Talk. Have others talk. Record the conversation of this person (carefully edited for tightness, of course) in your paper. Show in this assignment that you know how to present and punctuate dialog. Don't confuse good dialog with an actual record of the conversation (like a court reporter might do). You are not a court reporter, but an author. You recreate the feel of the person's speech, not the record of it. You do this by listening carefully and being selective. You look for speech characteristics: length of sentences, vocabulary, grammar, tone of voice, to mention a few.
A good way to begin writing dialog is to start a new paragraph with the speech. Open quotation marks, insert the utterance, insert the needed punctuation, close the quotation marks, finish with the speaker tag. Don't get fancy with speaker tags. Good ones are "said" and "asked." Not so good ones might include "inquired breathlessly" and "muttered murkily." By starting a new paragraph with the utterance, you avoid "burying" the dialog in the paragraph. Writers, even great writers, will bury dialog in the middle of paragraphs, but until you've worked with it for a while, it is usually more effective to handle dialog in separate paragraphs.
Some examples follow:
"Take your hand away from that gun and step into the light," Sam said.
"You don't have anything on me. I want my lawyer," Bennett said. "and I'll have you brought up on charges."
"I don't think so, especially after the chief sees these photos," Sam said.
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Title: Character Sketch for Finny in A Separate Peace

  • Total Pages: 2
  • Words: 785
  • Works Cited:4
  • Citation Style: APA
  • Document Type: Essay
Essay Instructions: Write a CHARACTER SKETCH of the character Finny from the book "A Separate Peace". A successful character sketch should: present a vivid picture of the personality and physical appearance of the character, establish a dominant, or main, impression of the character, reveal the writer's response to the character, include dialogue, mannerisms, descriptions, and other devices that show rather than tell what the character is like, place the character in a context that contributes to the reader's understanding of the character, and have a clear organizational structure and a strong conclusion. Use at least five examples of text evidence (quotations) and use the quotations that I provide you via fax out of the book. Use the book for a reference source along with the three pages of information that I will provide via fax. Use at least five transition words or phrases.
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Works Cited

Knowles, John. A Separate Peace. Simon and Schuster, 2003

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Title: A character analysis characters The Things They Carried You choose character narrator Tim OBrien Essay divided sections extremely detailed character sketch a theories section discussed detail Observe characters interact circumstances surroundings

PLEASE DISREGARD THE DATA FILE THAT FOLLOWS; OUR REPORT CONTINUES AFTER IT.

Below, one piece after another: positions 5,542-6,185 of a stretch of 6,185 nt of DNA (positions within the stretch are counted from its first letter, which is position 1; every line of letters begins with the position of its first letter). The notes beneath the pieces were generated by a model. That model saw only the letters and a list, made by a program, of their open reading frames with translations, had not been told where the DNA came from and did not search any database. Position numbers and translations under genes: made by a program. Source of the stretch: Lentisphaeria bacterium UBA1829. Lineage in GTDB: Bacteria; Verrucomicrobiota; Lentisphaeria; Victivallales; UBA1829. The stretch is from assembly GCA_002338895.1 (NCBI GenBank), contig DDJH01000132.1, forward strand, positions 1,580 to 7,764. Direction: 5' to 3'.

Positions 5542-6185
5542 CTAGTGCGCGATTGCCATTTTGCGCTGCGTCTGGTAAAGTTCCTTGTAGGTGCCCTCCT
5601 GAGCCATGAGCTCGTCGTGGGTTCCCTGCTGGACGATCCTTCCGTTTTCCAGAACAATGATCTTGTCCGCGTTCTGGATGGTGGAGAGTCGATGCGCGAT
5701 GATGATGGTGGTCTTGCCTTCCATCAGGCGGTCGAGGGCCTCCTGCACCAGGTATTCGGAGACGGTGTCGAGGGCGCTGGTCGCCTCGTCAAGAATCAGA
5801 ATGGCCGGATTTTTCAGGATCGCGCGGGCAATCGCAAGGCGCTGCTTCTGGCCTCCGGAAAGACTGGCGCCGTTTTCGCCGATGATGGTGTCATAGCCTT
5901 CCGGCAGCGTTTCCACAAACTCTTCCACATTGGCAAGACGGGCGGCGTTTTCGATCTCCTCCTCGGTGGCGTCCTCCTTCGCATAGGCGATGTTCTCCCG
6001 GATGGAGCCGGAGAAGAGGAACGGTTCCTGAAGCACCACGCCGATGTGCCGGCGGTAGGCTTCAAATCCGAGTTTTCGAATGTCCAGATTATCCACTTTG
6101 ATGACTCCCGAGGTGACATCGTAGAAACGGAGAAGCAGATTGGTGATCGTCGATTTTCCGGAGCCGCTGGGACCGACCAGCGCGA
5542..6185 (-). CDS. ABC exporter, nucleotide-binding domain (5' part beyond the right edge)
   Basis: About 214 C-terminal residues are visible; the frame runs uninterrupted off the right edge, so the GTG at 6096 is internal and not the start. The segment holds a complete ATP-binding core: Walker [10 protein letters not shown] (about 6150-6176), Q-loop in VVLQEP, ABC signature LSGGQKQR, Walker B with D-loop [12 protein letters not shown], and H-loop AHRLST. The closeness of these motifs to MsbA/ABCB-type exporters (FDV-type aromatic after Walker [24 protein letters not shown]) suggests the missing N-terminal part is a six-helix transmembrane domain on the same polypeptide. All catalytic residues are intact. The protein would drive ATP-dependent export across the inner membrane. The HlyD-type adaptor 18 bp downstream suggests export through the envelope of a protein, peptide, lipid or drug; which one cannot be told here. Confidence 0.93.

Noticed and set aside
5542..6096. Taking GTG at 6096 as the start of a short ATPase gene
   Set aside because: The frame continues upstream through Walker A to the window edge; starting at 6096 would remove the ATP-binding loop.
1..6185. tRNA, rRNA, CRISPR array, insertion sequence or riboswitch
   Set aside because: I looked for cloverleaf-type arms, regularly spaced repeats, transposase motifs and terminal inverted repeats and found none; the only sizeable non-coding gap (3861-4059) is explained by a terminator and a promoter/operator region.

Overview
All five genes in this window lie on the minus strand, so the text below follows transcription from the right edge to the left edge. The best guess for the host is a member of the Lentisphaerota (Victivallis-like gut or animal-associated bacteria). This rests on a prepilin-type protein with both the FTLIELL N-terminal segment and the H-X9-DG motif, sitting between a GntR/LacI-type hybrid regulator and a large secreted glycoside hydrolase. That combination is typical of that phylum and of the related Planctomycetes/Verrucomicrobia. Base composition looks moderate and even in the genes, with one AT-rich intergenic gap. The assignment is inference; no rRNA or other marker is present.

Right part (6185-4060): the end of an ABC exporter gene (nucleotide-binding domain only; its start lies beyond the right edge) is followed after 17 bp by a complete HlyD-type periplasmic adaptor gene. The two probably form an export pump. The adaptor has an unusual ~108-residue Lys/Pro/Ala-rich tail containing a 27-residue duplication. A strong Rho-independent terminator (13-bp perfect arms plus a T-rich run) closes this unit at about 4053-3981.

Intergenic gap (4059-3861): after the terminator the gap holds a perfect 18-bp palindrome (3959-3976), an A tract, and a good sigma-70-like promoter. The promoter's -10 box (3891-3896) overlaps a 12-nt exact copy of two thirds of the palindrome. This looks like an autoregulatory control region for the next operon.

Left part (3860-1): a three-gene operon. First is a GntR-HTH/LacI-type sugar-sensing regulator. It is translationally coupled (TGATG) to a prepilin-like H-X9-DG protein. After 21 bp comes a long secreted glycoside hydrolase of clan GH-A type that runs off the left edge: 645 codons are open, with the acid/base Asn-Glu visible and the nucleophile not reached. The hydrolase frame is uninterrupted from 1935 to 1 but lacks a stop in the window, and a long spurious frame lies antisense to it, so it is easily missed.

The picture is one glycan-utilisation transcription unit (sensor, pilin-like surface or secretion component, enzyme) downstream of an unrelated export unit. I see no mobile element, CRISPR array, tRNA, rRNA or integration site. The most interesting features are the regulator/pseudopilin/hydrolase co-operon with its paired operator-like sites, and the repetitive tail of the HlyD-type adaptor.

• Total Pages: 5
  • Words: 1690
  • Bibliography:3
  • Citation Style: MLA
  • Document Type: Research Paper
Essay Instructions: A character analysis on one of the characters in The Things They Carried. You can choose any character except the narrator (Tim O?Brien).

Essay will be divided into two sections: an extremely detailed character sketch and a theories section (discussed in detail below).

Observe the way the characters interact with one another, with their circumstances, and with their surroundings. Once you?ve chosen the character you wish to analyze. Make sure you know everything there is to know about that character. (This is your ?observation? phase.) Organize this material into logical subheadings (personality traits and habits, personal background, etc.) for the first half of your essay.

In the second half of your essay, you will suggest a possible argument for an analysis of the character. Once you have finished your observations, develop an argument about this character. This section must have a clear and debatable thesis statement. Is this character a metaphor for something? Are you proposing a reading different from what might be the ?typical? reading of the character? Does the character analysis point to a greater theme in the work? Or, does your interpretation of this character change the way we might read the book itself?

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References

Bonn, Maria S., "Can Stories Save Us? Tim O'Brien and the Efficacy of the Text," in Critique: Studies in Contemporary Fiction, Vol. 36, No. 1, Fall, 1994, pp. 2-14.

Coffey, Michael, An Interview with Tim O'Brien in Publishers Weekly, February 16, 1990.

Harris, Robert R., "Too Embarrassed Not to Kill: A review of The Things They Carried," in New York Times Book Review, March 11, 1990, p. 8.

Karnow, Stanley, Vietnam: A History, New York: Viking Press, 1983

Bates, Milton. "Tim O'Brien's Myth of Courage." Modern Fiction Studies 33, no. 2

Bonn, Maria S. "Can Stories Save Us? Tim O'Brien and The Efficacy of The Text." Critique: Studies in Contemporary Fiction 36, no. 1: 2-15 (Fall 1994).

Calloway, Catherine. "How to tell a true war story:" Metafiction in The Things They Carried. Critique: Studies in Contemporary Fiction 36, no. 4: 249-257 (Summer 1995).

Couser, G. Thomas. "Going After Cacciato: The Romance and the Real War." Journal of Narrative Technique 13, no. 1: 1-10 (Winter 1983).

Herzog, Tobey C. "Consideration." In his Vietnam War Stories: Innocence Lost. London: Routledge, 1992. Pp. 139-166.